4. Look for positive nuggets in the feedback. Woolf says we’re programmed to focus on negative comments to the point that we overlook the positive ones. After the dust has settled and you’ve regained your composure, go back and re-read the rejection letter again. Did the editor make any positive comments? Did they make any suggestions for improving it, or invite you to re-submit something else? If so, take heart. Focus on the positive news, implement their suggestions, then be sure to respond with a kind thank-you to the editor.

  5. Remind yourself of your ‘why’. Several weeks ago, I challenged myself to list forty reasons why I write. (I actually came up with fifty, but who’s counting.) If you feel tempted to give up on writing, go back to your why. When we’re disappointed and feeling hurt by repeated rejection, it can be tempting to give up on your craft. But when you remember why you’re doing this and why you love to tell stories, it may be enough to keep going. When you keep your ‘why’ in perspective, you’ll easily bounce back from setbacks.

Whether you focus on positive feedback, celebrate rejections or remind yourself of your ‘why’ of writing, you’ll develop stronger mental capacity to deal with setbacks on your writing journey. The most resilient writers are the most successful. Don’t let rejection and disappointment deter you from your writing goals.  

Take the “40 Reasons Why I Write” Challenge


Happy New Year! I’m pleased to announce the debut of my white paper “Find Motivation to Start Writing — and Keep Writing” which you can find on my website. Also check out the new weekly writing prompt in the sidebar.

“Why do I write?”

Have you ever stopped to ask yourself that question? It’s important to think about the ‘why’ of your writing every so often. Whenever you feel lost in your writing journey, go back to your ‘why.’ It will reconnect you to your mission and set you back on your path.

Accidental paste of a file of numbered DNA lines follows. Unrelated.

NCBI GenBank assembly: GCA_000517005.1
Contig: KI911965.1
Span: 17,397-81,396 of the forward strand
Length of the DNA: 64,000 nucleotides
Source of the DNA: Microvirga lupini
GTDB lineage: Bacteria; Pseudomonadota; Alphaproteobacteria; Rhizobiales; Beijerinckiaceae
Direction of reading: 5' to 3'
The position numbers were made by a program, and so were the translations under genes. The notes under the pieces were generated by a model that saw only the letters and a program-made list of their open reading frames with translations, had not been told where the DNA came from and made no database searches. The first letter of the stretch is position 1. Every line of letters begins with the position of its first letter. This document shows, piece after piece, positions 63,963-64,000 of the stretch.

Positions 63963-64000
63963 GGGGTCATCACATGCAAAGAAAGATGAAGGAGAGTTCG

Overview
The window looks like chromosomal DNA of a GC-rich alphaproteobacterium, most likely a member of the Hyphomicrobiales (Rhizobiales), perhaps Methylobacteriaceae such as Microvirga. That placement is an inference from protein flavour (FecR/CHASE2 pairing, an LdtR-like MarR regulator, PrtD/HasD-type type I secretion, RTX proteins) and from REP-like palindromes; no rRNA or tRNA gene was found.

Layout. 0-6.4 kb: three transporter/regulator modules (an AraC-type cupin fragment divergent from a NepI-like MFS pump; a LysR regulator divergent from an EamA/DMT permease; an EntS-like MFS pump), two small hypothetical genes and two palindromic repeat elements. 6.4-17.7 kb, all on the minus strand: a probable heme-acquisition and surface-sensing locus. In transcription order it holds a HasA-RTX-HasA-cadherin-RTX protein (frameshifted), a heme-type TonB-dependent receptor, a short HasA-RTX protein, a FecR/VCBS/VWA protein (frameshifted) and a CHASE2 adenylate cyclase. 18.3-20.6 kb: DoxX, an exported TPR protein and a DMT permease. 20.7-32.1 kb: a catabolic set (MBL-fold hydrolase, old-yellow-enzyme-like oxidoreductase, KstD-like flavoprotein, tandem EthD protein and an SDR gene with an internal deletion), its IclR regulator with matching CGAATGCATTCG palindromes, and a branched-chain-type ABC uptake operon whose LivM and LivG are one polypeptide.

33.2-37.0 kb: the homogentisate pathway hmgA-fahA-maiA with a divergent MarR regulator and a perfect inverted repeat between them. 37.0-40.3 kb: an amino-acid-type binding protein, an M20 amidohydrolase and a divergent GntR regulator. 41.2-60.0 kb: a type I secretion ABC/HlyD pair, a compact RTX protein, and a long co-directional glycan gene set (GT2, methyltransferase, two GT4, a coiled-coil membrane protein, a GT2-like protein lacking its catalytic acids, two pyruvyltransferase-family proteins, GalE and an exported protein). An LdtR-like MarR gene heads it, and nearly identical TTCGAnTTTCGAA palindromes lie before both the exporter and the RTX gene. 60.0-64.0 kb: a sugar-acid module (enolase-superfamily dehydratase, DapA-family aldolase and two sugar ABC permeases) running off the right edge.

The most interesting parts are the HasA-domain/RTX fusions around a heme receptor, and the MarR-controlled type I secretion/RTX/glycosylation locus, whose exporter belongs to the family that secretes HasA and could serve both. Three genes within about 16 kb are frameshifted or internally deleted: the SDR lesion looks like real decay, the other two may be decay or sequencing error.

Recently I came across a new writing challenge: Jot down 40 responses to that very question – “Why do I write?” When you stop to consider how many reasons you have for writing, you will never feel lost.

For a couple of examples, check out these lists from Marisa Mohi and Bryan Hutchinson at the Positive Writer.  After reading the first few reasons though, you’ll want to create your own list.

I did the challenge too, and I was able to do it in one sitting. Then after letting it sit for a day, I came back to it, and added a few more. Not only did I hit the magic number of 40, I surpassed it — by a good 10 items.

So grab a pen and paper, and find a quiet place to contemplate this question. Ask yourself, “Why do I write?” It might help to set it up as a prompt, such as “I write because…”

Then start filling in the blank. Bonus points if you can do this all in one sitting.

Give yourself a day or so to set the list aside before reviewing it. You might tweak it here and there, and maybe you’ll notice that you have a duplicate answer. You might even think of one or two more responses.

When you’re done, put the list somewhere where you can see it every day – a bathroom mirror, by your work space, the refrigerator or wherever. If you want, share it on social media too. Invite others in your circle to participate in the challenge.

So how did I do with this challenge? Here’s what I came up with. “I write because…”

1. I love working with words.